as for raid. You have 4 sata ports this gives you the promise of running 4 drives in RAID 5. Going with a simple example you will recieve the capacity of n -1 drive with n being the amount you buy. eg you buy 4 * 1tb drives you will recieve 3tb for your storage. The extra space in taken up by parity. What this gives you in return is the ability to hit one drive with a hammer and then replace it (with a new one) with out loosing any data.

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Ok, home server here is what you need to consider.

 

Purpose:

 

You said you wanted to setup the ability to share files around with your friends.

See me and my mate are trying to distribute movies and music to just a small group of mates at our school.

Are you intending to share the physical systems around once you have files on them or setup FTP access into your home network?

 

If it's FTP into your home network, you need to consider many points including:

 

1. Static IP address or DYDNS + firewall configuration (see if your modem/ router supports port forwarding)

 

2. Securing your environment and ensuring you are using something current which updates regularly as you expose your system to the entire internet

 

Hardware:

 

So you have figured out you have SATA ports which is great. I don't think it matters too much if they are SATA 1 or 2 - Sata 2 drives are fine with Sata 1 ports.

 

As for 32bit CPUs or 64 Bit CPUs - for what you are using it for it doesn't matter all that much unless you are using an Operating System which requires it.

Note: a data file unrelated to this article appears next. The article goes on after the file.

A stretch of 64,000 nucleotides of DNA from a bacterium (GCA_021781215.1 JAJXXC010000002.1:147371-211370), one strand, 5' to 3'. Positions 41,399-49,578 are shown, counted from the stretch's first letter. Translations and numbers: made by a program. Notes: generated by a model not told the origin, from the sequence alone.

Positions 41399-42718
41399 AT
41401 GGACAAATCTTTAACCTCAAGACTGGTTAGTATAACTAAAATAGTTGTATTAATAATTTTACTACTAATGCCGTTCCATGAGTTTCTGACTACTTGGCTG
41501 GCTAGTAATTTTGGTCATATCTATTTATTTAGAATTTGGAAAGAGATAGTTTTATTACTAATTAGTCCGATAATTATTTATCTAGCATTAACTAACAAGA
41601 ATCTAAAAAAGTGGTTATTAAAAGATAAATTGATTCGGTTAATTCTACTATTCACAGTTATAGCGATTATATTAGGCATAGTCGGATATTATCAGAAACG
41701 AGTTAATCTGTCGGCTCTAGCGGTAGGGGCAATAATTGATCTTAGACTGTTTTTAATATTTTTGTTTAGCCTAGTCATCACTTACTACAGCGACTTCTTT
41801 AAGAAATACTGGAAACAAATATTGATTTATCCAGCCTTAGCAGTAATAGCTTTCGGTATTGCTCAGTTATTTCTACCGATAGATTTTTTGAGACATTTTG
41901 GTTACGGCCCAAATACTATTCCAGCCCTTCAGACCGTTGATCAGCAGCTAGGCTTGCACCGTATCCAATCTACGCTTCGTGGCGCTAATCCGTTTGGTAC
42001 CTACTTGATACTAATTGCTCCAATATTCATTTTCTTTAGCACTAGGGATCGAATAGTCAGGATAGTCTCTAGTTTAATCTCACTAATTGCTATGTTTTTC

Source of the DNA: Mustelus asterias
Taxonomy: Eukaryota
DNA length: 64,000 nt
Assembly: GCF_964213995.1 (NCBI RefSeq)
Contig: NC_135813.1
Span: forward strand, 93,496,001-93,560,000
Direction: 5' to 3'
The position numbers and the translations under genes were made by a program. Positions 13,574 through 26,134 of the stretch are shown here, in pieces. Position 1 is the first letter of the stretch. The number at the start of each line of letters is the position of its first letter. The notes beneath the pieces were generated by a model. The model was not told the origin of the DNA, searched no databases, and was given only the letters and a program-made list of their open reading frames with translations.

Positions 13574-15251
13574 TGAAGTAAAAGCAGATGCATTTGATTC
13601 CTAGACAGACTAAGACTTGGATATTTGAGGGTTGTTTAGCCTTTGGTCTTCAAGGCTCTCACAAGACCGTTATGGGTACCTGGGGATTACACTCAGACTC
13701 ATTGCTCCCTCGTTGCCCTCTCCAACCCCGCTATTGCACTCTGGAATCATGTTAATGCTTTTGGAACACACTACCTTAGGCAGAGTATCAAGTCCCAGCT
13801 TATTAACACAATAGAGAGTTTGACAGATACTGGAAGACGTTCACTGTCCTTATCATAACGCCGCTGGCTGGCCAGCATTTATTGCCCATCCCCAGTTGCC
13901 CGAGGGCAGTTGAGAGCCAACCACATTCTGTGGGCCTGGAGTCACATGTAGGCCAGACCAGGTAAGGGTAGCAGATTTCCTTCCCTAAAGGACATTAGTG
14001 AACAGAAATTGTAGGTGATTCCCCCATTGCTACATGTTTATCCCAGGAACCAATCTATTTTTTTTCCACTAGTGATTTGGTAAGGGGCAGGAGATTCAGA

The Windows XP version coming with it will almost certainly be 32 bit. Linux distros all come with 32 bit and 64 bit versions and if you are going that way just make sure you download the right one for your CPU. Perhaps your admin can fire one up and give you a CPU model number to check.

 

512mb may be enough to get it running but I would suggest more RAM. 1GB would be safer than 512mb although I have found that Linux w/ ample swap space seems to handle lower memory. RSYNC is the only service I have found that killed my 512MB servers and I don't think you would be running that.

 

Operating System:

 

Windows XP: is actually fine for basic "server" use. It will support a software RAID 1 to give you some redundancy with two drives but really, you should be considering something else especially if you intend to allow external traffic into your box.

 

Linux/ Unix Distros: I am not sure if you are familiar with nix environments at all. There is generally some learning that is needed especially when it comes to permissions. It's amazing how many posts on forums are from people who don't understand permissions and is the cause of their problems. For user friendly you can look at Ubuntu or pretty much

 

Pre Rolled: Project like FreeNAS (which seems to be in limbo although there are now two splinter projects which may or may not have launched) are good alternatives. Imagine a pre-rolled ISO which, once installed, gives you a web based interface that allows you to add drives, create RAIDs, add shares etc ... I found FreeNAS pretty good although the Apple sharing gave me problems with permissions and generally when setting up a share I often found I needed to SSH into the box to fix permission problems.